And improve your balance and posture
I found myself sweating, even though I was only walking up a gently sloping path. The effort surprised me because I run 5km daily and sprint up steeper slopes without too much effort.
That day convinced me that walking backwards had a lot to offer.
Doing it was challenging the coordination between my brain and body, and using muscles which were otherwise poorly trained and inefficient. That's why I was sweating for such a low level of activity.
As well as running daily, I also walk 5km daily, which is part of my recovery routine for the daily running. During my walk, I now find ways to walk backwards - most often up slopes or on the beach.
What's with walking backwards?
People regularly ask me "why"?
I have two different answers. But I just learnt of a reason that is more important to more people than the reasons I give.
Walking backwards can help prevent lower back pain - and ease it if you already have it.
Yes, "retrowalking" - as I discovered walking backwards is called in some circles - is coming into its own as exercise therapy for lower back pain.
The two reasons I have been using up to now when people ask are:
I usually give the first answer to men and the second answer to women. Men more often have sore knees because they are overweight, and women like the idea of a better posture.
However, alleviating lower back pain serves a much bigger purpose.
Walking backwards helps prevent lower back pain
This 2016 study found that walking backwards improves the muscle strength of the lumbar vertebra and can be used in the prevention of lower back pain. Researchers worked with golfers, sports shooters, and bowlers, who all had lower pain.
Therapy which improves lumbar stability, lumbar muscle strength and range of motion is effective in treating lower back pain. It seems that retrowalking does a little of each of these.
This 2020 study reported that that retrowalking (when added to conventional exercises) helps reduce chronic lower back pain and in improving dynamic balance. Subjects walked backwards on treadmills for 15 minutes three times a week.
The above study also reported significant improvements in balance in those subjects that walked backward.
For the elderly, a 2020 study in Korea found that a 24-week program of walking backwards improved "the balance ability of the elderly female subjects, enhance the muscle strength of lower extremities, and shorten the neuromuscular response latency of lower extremities, thus effectively promoting physical posture control."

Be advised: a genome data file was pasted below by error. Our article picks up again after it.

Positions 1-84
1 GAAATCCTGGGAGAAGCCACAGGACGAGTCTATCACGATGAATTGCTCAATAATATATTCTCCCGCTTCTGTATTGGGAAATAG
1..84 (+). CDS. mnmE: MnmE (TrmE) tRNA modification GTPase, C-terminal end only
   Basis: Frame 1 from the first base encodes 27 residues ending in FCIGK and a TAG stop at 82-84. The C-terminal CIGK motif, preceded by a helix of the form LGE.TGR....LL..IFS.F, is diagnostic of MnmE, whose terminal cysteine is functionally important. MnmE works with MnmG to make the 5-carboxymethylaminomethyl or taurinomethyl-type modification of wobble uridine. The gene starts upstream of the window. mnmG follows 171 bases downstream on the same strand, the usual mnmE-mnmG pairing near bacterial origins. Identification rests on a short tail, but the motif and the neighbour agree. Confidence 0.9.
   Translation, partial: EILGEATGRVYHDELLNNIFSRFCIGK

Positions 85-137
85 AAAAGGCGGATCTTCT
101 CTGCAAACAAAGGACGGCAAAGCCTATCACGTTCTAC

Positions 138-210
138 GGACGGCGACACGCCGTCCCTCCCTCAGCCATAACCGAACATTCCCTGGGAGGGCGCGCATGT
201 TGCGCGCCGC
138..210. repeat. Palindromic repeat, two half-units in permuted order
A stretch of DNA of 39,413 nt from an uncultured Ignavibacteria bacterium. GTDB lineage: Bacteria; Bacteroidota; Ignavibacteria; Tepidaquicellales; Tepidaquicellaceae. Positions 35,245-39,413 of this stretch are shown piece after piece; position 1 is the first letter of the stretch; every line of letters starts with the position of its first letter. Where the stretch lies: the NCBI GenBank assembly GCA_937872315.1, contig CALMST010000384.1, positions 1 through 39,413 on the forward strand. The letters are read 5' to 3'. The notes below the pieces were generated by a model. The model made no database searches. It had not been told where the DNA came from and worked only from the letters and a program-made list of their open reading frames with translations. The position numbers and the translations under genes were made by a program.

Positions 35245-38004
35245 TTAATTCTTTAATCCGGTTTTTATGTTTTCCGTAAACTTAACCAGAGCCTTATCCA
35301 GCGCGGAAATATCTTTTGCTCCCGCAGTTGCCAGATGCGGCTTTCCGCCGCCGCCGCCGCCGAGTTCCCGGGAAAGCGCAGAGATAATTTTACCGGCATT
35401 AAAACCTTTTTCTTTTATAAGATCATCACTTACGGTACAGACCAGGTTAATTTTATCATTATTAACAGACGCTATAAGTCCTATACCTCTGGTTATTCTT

Subjects walked backwards on a treadmill set at a 10% slope for 20 minutes, three times weekly.
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Seven fantastic other benefits of retrowalking
Those latter research results don't address lower back pain directly, but they do add to the overall evidence of the benefits of retrowalking.
Achieving better muscle strength, faster reaction time, and better balance from such a simple activity is phenomenal.
Here are some of those benefits, other than reducing lower back pain:
All of the above speak to the unique role that walking backwards plays in challenging our neuromuscular control system. This challenge is the reason I started to sweat when I first tried it.
Building lumbar muscular strength
All of the benefits of walking backwards all derive from the reduced ground reaction forces at contact, limited range of motion at the knee joint (advantageous during knee injury rehabilitation), augmented stretch of the hamstrings muscle group during the stride and the potential of proprioceptive / balance control training. Walking backwards up a gentle slope enhances these results.
Retrowalking also improves muscle strength of the lumbar vertebra and reduces the lumbosacral angle and eases or helps prevent lower back pain.
Now, when people ask me why I walk backwards, I will first ask them, "do you have lower back pain?".
If you have lower back pain, give walking backwards a go. Start gently, start carefully. You don't want to fall over when trying to help you back!
If you can walk safely backwards on a treadmill, try doing that for 20 minutes three times weekly . When you feel secure, raise the slope to 10 degrees.
When walking, walk backwards a few times
On my daily walk, I pick three or four gentle slopes, only about 20 to 40m long, and walk backwards up those.
If you are doing it mainly for better balance, like me, then try this: rotate your head to look over your left and right shoulder in time with each second step backwards. This movement tunes up the receptors in the neck to better tell the brain where our head is.
Good luck - happy retrowalking.
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Since I was diagnosed at 50 with Type 2 diabetes I've been learning how to do bone-building fitness training which lowers my age. You can too. It's your choice. Walter